Nah, they are on both sides' payrolls, so they are quite well fed and even have their own statue in the form of a cat-fountain right in the middle of cat garden.

Friday, October 6

And in the meantime the gangs are also waking up

Yesterday some of my best friends were enjoying their late afternoon and after work coffee, around 5 o'clock.
They heard a few fairly loud bangs, but it's Ramadan, and kids are shooting fire crackers all day long.
Then, a guy came running by, very quickly, fear on his face. Another guy was running after him, holding a hand gun and shooting (and missing) the first guy.
It happened quickly, 17.00 o'clock, Yefet Street, Jaffa.

Thursday, October 5

Iyad Abu Aya murdered by the police, policing the police

The man killed yesterday by the border police in Jaffa was 29 year old Iyad Abu Aya, a construction worker (illegally) employed in a project in Jaffa's fleamarket area. Iyad Abu Aya will be buried today in Tarkumiya, his home village in the occupied West Bank.

Initially the police claimed Abu Ayad tried to rob the police man from his gun and to escape. This story has been found untrue by Mahash (as stated in yesterday's post, "mahash is the Ministry of Justice's department responsible for investigating complaints about illegal police behavior, the "police's police", so to say). The policeman responsible has been put under house arrest.
This much was known already yesterday evening.

It is interesting to see how Israeli newspapers and news websites follow the case.
Ha'aretz' Hebrew print edition carries the story on its front page with the header "Police claim challenged" and reporters put it in the wider context of "the easy finger on the trigger" when the Israeli police encounter Palestinians.
Yediot (ynet) do not bother to rectify the story and keep claiming the man tried to grab the gun.

The International Middle East Media Center provide a different name , Tawfiq, for the victim, and provide a short account.

The Jerusalem Post, Israel's leading English language newspaper, tells the details of the story without mentioning the victims name. Eye and ear witnesses forced the police to investigate and the 19 year old police man broke under the investigation and admitted his crime.

Even ultra right-wing "Arutz Sheva" points out the Palestinian man was shot by the police for no reason at all.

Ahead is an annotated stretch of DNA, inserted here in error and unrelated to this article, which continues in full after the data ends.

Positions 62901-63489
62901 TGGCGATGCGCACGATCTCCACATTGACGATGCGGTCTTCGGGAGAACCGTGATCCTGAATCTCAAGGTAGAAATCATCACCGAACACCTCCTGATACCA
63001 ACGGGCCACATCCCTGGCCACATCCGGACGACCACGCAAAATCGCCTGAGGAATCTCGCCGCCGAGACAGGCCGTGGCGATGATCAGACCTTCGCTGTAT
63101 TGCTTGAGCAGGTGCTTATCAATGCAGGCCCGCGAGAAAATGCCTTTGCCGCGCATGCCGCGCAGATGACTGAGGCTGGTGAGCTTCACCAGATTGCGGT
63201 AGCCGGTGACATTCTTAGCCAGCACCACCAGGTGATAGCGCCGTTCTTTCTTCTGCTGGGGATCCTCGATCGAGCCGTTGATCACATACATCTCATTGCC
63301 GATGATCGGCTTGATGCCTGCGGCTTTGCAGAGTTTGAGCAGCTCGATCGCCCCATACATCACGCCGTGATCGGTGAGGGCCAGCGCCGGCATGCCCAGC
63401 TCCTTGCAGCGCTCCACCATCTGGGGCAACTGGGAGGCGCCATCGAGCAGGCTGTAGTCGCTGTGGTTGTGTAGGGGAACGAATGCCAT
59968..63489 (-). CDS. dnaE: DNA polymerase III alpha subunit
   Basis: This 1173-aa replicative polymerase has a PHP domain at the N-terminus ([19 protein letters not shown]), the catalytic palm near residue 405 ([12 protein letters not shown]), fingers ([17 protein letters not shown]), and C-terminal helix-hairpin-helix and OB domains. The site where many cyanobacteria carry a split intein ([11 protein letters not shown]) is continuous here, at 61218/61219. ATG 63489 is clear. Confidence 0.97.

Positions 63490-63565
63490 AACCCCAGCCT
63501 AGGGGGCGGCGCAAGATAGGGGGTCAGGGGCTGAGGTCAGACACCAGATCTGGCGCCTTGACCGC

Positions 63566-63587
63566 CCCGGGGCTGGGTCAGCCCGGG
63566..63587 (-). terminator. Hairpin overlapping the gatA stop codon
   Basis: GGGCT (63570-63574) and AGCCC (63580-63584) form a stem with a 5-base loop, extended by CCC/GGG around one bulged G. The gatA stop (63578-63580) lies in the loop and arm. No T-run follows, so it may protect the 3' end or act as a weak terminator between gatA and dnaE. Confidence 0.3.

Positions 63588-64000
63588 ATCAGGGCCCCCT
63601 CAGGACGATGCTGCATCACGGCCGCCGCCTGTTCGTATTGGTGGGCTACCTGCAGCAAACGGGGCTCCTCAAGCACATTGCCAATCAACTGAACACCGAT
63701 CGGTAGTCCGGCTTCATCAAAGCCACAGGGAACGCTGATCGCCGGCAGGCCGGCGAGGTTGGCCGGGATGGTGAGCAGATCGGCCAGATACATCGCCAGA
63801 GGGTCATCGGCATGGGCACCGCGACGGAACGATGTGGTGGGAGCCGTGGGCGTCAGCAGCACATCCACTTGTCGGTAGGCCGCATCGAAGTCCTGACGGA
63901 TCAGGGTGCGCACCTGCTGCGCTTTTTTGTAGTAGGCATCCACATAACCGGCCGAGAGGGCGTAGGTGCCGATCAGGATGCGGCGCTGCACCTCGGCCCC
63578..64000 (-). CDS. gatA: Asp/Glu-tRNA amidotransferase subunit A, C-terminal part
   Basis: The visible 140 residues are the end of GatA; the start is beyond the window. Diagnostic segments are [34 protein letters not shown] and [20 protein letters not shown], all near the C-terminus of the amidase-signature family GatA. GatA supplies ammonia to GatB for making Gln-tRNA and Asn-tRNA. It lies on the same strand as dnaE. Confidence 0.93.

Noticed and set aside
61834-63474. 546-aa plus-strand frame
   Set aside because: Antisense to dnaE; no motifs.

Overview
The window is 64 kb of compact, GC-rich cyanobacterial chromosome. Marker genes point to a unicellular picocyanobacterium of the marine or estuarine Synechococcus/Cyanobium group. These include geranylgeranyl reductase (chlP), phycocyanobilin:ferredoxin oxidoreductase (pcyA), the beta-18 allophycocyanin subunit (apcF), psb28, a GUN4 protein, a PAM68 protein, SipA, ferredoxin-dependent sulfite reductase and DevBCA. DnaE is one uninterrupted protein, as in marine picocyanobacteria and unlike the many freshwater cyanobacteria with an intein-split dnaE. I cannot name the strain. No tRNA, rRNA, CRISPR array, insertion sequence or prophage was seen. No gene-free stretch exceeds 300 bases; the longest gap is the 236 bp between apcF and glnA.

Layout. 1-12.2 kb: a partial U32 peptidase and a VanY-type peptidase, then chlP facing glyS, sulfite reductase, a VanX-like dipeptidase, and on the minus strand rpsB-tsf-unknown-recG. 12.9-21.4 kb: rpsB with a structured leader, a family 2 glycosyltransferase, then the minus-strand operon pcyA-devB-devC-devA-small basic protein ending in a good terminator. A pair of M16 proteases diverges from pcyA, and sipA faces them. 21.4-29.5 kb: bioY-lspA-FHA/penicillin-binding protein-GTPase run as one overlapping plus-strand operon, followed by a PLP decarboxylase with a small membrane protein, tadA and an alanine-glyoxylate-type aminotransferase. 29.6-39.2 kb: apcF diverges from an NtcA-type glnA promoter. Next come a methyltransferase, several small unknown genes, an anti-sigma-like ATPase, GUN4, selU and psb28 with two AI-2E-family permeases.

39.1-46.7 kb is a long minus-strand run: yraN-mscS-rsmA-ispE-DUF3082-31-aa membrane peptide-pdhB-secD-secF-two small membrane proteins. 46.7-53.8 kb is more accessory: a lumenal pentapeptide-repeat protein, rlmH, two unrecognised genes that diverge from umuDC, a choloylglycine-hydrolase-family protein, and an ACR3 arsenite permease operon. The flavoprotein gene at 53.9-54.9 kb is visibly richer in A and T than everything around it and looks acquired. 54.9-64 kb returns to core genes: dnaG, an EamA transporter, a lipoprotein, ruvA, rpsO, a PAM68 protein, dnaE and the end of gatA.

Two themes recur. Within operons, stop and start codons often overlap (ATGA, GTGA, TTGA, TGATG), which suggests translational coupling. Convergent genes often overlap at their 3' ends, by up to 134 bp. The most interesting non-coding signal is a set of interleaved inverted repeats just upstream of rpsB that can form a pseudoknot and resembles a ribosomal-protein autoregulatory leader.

The Arab English language news source "Al Bawaba" carries the story in an interesting way, as it misquotes Ha'aretz, putting it in the context of Hamas killings by Israel in the occupied territories.

Wednesday, October 4

Police Violence in Jaffa: Deadly Results

This morning a Palestinian man was murdered by the police in Jaffa's "Fleamarket" area.

The police are always on the look-out for "illegal aliens", Palestinians coming to work in Jaffa, in order to provide for their families. Usually without a permit, as it is impossible to get these permits these days. Many of them, have been coming for years, working for the same employers, in the same area, nice friendly courteous people, simply trying to provide for their impoverished families.
Especially since the construction of "the Wall" and the closures and checkpoints in the occupied territories, it is difficult to get into Israel, so once you get in, you stay there. The economic situation in the occupied territories is such that poverty and lack of basic food stuffs, force people into becoming "illegal workers", permission-less employees, working very hard, to provide for their families.
They live in small rooms, storage facilities, on roof tops, the beach, wherever they can find a place to lay down their tired heads after a long and tiring day of work.

They are literally chased as "wild life"by the police and when caught, if lucky, they are thrown over the border, yet in many cases they go to prison for 6 months, for the horrible "crime" of trying to provide for their families.

Today it ended in a different way: A Palestinian man was simply shot by the policeman who wanted to arrest him.
At first the police told he tried to steal their gun, a story found to be untrue.
Another victim of ruthless police violence in Jaffa.

Police harassment and violence have reached a new peak in Jaffa, yet there is nothign surprising about it. So many people i know have been harassed, abused ,degraded.
And they are scared to complain, as the harassment may become worse, or they may be arrested for some cooked up complaints, as happened to friends.

People have become scared of the police. Men, because they harass them, women, because they are sexually harrassed while walking on the streets.
Trusting the police? There ain't such a thing, in Jaffa.